KUALA LUMPUR, Malaysia, April 16, 2015 /PRNewswire/ -- The team of seven researchers from Malaysia, the Netherlands, Spain and the UK, including Professor Yasin Temel from Maastricht University Medical Centre, the Netherlands and Associate Professor Dr. Lim Lee Wei from Sunway University, Malaysia, as co-lead authors, discovered that electrical stimulation into the brain via Deep Brain Stimulation (DBS) targeting the prefrontal cortex, treats symptoms of depression most effectively.The prefrontal cortex plays a crucial role in the regulation of complex cognitive, emotional and behavioural functions.
In most cases, depression can be treated effectively by medication, electroconvulsive therapy, or psychotherapy. However, approximately 20% of patients fail to respond to these standard therapies and nearly 60% may not achieve adequate response.
Professor Yasin who is also a neurosurgeon specializing in DBS said, "The use of stimulation electrodes implanted in the brain to control severely disabling psychiatric and neurological conditions is an exciting and fast-emerging area of clinical neuroscience."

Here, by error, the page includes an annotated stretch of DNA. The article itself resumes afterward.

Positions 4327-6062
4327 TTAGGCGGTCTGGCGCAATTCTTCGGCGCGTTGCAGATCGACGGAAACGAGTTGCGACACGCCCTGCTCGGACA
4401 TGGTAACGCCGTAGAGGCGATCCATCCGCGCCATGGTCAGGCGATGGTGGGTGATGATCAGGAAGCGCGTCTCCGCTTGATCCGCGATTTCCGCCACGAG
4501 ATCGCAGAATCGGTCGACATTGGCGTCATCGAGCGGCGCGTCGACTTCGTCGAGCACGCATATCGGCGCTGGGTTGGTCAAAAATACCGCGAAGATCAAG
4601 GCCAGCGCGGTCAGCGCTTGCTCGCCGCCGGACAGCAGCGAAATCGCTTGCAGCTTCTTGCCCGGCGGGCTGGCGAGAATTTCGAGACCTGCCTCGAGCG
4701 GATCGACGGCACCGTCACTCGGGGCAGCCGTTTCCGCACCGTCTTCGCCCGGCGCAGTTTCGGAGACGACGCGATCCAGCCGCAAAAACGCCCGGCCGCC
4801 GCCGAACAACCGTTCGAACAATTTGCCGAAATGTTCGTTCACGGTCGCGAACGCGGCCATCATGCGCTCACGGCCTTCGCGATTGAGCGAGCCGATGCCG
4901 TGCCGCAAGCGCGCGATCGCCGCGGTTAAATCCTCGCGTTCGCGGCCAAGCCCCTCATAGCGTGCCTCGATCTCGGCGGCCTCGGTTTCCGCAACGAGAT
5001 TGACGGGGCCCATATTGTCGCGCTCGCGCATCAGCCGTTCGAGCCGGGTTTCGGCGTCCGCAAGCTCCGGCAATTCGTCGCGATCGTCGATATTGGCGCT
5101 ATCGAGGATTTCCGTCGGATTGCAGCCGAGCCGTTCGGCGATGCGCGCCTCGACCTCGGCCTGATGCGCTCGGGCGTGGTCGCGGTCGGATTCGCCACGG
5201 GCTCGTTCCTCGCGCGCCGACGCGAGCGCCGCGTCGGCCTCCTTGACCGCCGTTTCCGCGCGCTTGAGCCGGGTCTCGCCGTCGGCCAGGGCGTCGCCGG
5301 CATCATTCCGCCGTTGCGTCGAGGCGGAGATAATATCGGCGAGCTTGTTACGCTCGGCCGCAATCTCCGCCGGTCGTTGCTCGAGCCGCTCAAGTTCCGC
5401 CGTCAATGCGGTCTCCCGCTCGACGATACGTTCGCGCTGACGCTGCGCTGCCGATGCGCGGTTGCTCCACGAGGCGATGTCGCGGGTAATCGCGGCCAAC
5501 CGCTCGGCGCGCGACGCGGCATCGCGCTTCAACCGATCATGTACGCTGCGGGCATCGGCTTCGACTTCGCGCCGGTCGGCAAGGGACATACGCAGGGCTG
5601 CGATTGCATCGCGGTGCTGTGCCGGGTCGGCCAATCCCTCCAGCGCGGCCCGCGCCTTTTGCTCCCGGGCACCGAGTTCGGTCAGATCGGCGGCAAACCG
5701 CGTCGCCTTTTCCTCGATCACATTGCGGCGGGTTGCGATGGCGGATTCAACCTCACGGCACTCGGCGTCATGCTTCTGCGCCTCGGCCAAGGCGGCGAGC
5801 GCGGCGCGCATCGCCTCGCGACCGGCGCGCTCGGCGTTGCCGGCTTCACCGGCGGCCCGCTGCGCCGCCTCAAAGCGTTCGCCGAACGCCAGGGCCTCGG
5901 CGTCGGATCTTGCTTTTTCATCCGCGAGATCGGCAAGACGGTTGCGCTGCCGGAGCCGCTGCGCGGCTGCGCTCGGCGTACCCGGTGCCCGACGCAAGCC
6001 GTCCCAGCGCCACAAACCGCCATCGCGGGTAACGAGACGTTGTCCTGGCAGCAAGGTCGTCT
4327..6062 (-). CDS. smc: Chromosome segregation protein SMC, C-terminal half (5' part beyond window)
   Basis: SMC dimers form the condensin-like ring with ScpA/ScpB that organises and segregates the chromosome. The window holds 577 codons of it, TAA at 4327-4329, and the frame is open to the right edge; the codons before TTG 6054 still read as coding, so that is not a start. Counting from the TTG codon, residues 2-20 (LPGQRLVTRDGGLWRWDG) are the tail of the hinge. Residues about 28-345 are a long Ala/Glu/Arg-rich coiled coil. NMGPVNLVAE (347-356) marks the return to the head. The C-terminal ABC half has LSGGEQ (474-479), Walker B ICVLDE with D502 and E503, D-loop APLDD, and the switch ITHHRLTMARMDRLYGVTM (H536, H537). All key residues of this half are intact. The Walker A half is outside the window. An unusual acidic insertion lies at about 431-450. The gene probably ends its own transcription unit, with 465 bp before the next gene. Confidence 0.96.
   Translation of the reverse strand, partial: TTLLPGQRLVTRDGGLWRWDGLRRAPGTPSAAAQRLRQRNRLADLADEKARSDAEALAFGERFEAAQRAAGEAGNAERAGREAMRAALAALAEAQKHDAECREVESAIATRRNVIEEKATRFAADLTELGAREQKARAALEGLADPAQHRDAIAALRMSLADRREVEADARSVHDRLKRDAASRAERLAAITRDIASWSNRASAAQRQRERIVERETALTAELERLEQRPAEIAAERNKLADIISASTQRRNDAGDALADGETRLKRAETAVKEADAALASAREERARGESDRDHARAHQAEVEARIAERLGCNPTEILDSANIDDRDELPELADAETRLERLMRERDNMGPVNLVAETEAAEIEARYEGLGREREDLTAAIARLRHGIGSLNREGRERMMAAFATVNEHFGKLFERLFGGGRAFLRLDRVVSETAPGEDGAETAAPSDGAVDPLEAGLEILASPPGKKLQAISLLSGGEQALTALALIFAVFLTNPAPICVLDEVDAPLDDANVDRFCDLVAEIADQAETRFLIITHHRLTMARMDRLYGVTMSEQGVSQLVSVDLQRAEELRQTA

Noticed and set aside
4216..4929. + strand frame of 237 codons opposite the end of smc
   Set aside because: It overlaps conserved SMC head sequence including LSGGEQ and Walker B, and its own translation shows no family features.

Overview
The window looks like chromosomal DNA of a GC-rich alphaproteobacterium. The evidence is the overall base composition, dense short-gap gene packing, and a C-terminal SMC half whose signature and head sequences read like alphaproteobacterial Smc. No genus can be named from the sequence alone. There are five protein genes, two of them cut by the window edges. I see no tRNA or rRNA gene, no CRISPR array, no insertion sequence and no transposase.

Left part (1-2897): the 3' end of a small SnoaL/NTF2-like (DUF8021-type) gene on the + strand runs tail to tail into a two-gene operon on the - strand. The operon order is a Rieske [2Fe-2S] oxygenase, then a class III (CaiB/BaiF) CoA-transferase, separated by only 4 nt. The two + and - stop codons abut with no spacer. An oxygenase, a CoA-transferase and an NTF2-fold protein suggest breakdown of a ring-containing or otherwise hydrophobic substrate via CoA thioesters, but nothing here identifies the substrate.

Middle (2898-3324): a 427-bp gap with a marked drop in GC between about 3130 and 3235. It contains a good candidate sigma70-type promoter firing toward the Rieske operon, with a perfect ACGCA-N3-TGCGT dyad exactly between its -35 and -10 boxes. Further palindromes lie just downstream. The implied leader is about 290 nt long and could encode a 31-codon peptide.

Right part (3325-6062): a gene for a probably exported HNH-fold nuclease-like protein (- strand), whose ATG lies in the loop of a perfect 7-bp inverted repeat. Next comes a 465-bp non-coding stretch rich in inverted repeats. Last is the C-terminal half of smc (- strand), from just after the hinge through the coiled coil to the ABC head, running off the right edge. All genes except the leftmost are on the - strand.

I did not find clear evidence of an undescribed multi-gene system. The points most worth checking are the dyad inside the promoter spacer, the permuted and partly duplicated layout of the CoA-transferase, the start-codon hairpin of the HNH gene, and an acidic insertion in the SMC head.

Explaining the research, Dr. Lim said, "Prior to this, while clinical studies have demonstrated the efficacy of DBS in treating depression, the most effective brain area to administer DBS for this purpose had not been identified. With this research, we are able to target the prefrontal cortex as a specific modulator of depressive-like behaviours; and obtain the optimum result for treatment with DBS."
Internationally-renowned serotonin researcher, Professor Trevor Sharp, from Oxford University, who is also part of the team said, "There is world-wide interest in the use of stimulation electrodes implanted into the brain to help severely depressed patients who resist other treatments, but the best part of the brain to target is uncertain and this is holding up progress. Stimulation of this prefrontal cortex region influences serotonin cells in other parts of the brain, and these are the cells targeted by antidepressants such as Prozac. Future clinical trials of stimulation in depressed patients now have a clear target in the brain."
The breakthrough findings were published in the Translational Psychiatry, a journal of the Nature Publishing Group and a sister journal to the number-one journal in psychiatry, which focuses on the novel treatment of neuropsychiatry diseases.
The funding of the study was derived from the Netherlands Organization for Scientific Research (Yasin), Parkinson's UK (Trevor), and the Singapore Lee Kuan Yew Research Fellowship (Lim).
SOURCE Sunway Group